Initial analyses were undertaken on fine groupings of the maternal and perinatal variables and, following scrutiny of whether the fine groups added anything material, broader groupings (as shown in the Tables) were selected for further analysis and presentation herein. Breastfeeding data were recorded in the original ORLS records as mother breastfeeding at discharge. The social class data were based on occupational social class, collected as the occupation of the head of the household (data on education or income was not available). Some of the data items were not collected through the whole period: notably, data on maternal smoking, breastfeeding and social class were only collected after 1975.

The significance of univariate associations was tested using χ 2 tests. When using logistic regression for multivariate modelling, all variables that were significant (P < 0·05) in the univariate analysis were included in the initial model and the variables that were not significant were removed. In further modelling, each variable that was not significant in univariate analysis was re-introduced, one at a time, into the model. The purpose of this was to test whether any variable, not significant in univariate analysis, became so when modelled with the other significant variables. We did not include maternal meningitis in the model because the number of cases of meningitis in both mother and child was too small to be meaningful to model. Year of the child's birth was included in all models to take account of different lengths of follow-up for children born in different years.

Approval for the research programme of the Unit of Health-Care Epidemiology using the anonymized dataset of the Oxford Record Linkage Study was obtained from the Central and South Bristol Research Ethics Committee (04/Q2006/176).


Of the 248 659 children in the dataset, 127 children had a subsequent admission for meningococcal meningitis, 160 for Haemophilus meningitis and 312 children for enteroviral meningitis. Table 1 shows the age and sex distribution of cases. There were no neonatal cases. In children with meningococcal meningitis, 33·1% were admitted aged <1 year, 26% were admitted aged 1–4 years and most of the rest were admitted aged ⩾15 years (25·2%). For those with Haemophilus, 51·3% were admitted aged <1 year, and 46·9% were admitted aged 1–4 years. For enteroviral meningitis, the spread of cases was much more evenly split between the age groups, with 29·2% admitted aged <1 year, 18·3% aged 1–4 years, 27·2% aged 5–9 years, 12·8% aged 10–14 years and 12·5% aged ⩾15 years. Of those with meningococcal meningitis 53·5% were males, as were 58·1% with Haemophilus meningitis and 62·2% with enteroviral meningitis.

Table 1. Number of children admitted for meningococcal, Haemophilus or enteroviral meningitis showing age at admission and sex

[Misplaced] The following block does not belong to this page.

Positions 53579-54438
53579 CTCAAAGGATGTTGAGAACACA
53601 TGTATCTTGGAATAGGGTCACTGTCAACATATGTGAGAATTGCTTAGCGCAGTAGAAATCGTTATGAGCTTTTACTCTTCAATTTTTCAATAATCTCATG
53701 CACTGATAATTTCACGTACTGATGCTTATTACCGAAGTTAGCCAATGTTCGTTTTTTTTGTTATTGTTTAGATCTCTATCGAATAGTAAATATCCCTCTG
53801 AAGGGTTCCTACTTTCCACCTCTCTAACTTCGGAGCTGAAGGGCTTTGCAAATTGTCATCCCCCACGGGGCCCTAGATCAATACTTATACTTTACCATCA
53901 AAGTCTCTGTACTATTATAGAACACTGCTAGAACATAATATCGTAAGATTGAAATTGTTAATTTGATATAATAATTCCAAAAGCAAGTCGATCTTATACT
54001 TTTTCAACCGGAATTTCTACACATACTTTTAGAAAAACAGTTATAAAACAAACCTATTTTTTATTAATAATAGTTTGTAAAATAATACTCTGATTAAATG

Meningococcal meningitis

There were 41 patients with meningococcal meningitis born during 1970–1974 (0·06% of all births in the period, N = 68 939), 28 born during 1975–1979 (0·05% of births, N = 56 492), 23 during 1980–1984 (0·04%, N = 60 394), and 35 during 1985–1989 (0·06%, N = 62 834). There was no consistent trend in the incidence of meningococcal meningitis across birth cohorts (χ 1 2 linear association = 0·37, P = 0·54). In univariate analysis, meningococcal meningitis was significantly associated with low maternal social class, with mothers who smoked in pregnancy, and with increasing numbers of siblings (Table 2). Only 17·5% of mothers of children who subsequently developed meningococcal meningitis were in social classes 1 or 2 (the most affluent) compared to 35·8% in the whole study population (Table 2). Unmarried motherhood and lack of breastfeeding were significantly, but modestly, associated with meningococcal meningitis (Table 2). Several of the perinatal factors were themselves inter-related (e.g. social class, maternal smoking, parity, birth weight). In the multivariate model, the only factor that remained significantly associated with hospital admission for meningococcal meningitis after taking account of all other factors in the model (which included social class), was maternal smoking [odds ratio (OR) 2·1, 95% confidence interval (CI) 1·2–3·7]. Within each band of social class, children who developed meningococcal meningitis were more likely than other children to have mothers who smoked (Table 3). For example, considering mothers in social classes 1 or 2 (the most affluent classes), 36·4% of mothers whose children developed meningococcal meningitis smoked compared to 12·5% of mothers whose children did not develop meningitis. Considering mothers in social classes 4 and 5 (least affluent), the respective percentages were 44·4% and 32·0%.

Table 2. Maternal and perinatal characteristics of babies who, in later life, were admitted to hospital with meningococcal, Haemophilus or enteroviral meningitis

The numbers for each characteristic do not always add to the total number of children in the study as some records did not contain the corresponding information (notably, because the data items for the characteristic were only collected in certain calendar years).

All cases were enteroviral.

* P value, for heterogeneity within the risk factor group, between 0·02 and 0·05; ** P value between 0·001 and 0·02; *** P < 0·001.

Table 3. Comparisons within social class groups of whether the child had meningococcal meningitis and whether the mother smoked during pregnancy

Haemophilus meningitis